It’s interesting reading the comments. Although I do not work for Shopzilla or uSwitch, I am intimately acquainted and can say that these links are not paid links. It’s just simple linking between sites like you or I do between our personal websites. That’s not deceptive. It’s just smart …and a common practice. It has also been on the footer of Scripps sites for several years now (since the purchase of these properties), and is not some new “trick” that has recently been implemented.

    I can’t say what the goal of the links is, whether it’s to influence rankings or drive awareness. But I will say, if it is to influence rankings, I think we would all agree that there are much more intelligent ways to do it.

    I would say, if anything, the comments have made more of a case that it is intended to drive awareness than to influence the SERPs. If you look at the banner advertising on the page, I would challenge you to find any that is based on the page content. None of it is …And that’s just the way news sites work. For them, right or wrong, links to other sites don’t need to be relevant. It’s more of a shotgun approach than anything. Why wouldn’t linking to their sites be any different?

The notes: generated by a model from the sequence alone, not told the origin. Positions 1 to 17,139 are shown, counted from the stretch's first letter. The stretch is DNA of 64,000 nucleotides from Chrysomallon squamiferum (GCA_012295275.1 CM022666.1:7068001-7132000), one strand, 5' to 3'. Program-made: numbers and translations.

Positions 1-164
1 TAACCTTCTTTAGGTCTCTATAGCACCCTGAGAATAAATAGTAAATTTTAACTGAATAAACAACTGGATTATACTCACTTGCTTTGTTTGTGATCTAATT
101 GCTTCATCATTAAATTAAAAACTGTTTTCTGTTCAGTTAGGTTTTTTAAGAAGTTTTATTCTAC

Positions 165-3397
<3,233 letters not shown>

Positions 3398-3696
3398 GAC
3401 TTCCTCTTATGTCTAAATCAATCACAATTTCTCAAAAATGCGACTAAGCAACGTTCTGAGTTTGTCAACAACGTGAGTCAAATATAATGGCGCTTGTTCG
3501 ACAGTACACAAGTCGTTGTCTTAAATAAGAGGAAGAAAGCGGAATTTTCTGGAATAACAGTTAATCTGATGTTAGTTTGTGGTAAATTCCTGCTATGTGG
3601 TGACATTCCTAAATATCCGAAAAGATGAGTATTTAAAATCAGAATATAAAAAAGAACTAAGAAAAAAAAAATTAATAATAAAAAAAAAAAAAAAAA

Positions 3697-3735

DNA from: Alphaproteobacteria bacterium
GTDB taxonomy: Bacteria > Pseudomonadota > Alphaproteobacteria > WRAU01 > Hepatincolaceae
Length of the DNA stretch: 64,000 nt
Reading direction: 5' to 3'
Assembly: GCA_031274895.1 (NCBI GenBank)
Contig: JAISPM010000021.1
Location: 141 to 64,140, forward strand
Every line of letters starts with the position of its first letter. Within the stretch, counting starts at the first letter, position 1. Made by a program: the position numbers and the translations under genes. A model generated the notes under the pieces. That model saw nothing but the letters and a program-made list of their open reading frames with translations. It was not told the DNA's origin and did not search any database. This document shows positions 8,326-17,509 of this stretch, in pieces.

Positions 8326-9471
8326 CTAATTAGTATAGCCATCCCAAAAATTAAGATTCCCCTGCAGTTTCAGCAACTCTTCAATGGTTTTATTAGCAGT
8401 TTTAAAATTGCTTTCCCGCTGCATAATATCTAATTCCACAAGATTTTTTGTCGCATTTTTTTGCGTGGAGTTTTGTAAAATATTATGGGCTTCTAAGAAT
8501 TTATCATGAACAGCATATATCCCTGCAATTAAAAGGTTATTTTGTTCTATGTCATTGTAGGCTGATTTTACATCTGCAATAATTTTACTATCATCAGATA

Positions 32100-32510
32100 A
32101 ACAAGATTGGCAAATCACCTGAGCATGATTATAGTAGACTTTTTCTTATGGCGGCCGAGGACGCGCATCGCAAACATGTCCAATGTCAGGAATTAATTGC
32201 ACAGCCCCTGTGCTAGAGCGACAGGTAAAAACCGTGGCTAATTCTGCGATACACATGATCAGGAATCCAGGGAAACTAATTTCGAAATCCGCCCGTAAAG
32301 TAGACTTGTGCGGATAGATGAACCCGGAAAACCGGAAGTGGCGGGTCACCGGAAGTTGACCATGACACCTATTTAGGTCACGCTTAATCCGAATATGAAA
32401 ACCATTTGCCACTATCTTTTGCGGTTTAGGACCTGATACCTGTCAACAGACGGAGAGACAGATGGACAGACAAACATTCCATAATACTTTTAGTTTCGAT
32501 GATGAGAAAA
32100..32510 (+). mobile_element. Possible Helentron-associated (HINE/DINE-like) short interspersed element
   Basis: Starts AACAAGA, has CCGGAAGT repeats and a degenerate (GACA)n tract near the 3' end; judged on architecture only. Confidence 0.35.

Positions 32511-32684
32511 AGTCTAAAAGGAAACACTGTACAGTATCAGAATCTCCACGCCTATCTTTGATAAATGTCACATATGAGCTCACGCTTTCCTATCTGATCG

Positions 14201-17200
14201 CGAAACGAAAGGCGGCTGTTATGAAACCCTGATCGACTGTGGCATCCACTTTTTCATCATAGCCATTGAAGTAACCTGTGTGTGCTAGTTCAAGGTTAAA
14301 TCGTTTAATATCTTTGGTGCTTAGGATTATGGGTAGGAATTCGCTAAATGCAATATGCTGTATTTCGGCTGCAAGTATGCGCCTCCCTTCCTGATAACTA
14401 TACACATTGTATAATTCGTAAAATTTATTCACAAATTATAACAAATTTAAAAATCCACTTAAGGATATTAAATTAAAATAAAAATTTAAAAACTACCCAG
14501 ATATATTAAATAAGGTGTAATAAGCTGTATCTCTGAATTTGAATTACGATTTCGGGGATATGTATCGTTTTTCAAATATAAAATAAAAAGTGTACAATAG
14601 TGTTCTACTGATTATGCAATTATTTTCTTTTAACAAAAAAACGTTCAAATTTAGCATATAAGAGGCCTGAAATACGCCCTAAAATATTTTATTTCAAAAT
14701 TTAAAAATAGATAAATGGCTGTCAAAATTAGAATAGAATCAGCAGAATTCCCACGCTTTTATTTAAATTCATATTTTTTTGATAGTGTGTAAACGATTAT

I would take a look at the sophistication at which news sites operate. Greg Sterling’s blog ( ) will give you a lot of insight into the lack thereof. Once you understand how their sophistication level, you will be less inclined to think “conspiracy”.

    I think those of us that work in the SEM industry tend to assume that the whole world knows to put “rel=nofollow” in the anchor tag. That’s just not the case. Most developers don’t even know to put a title tag in there.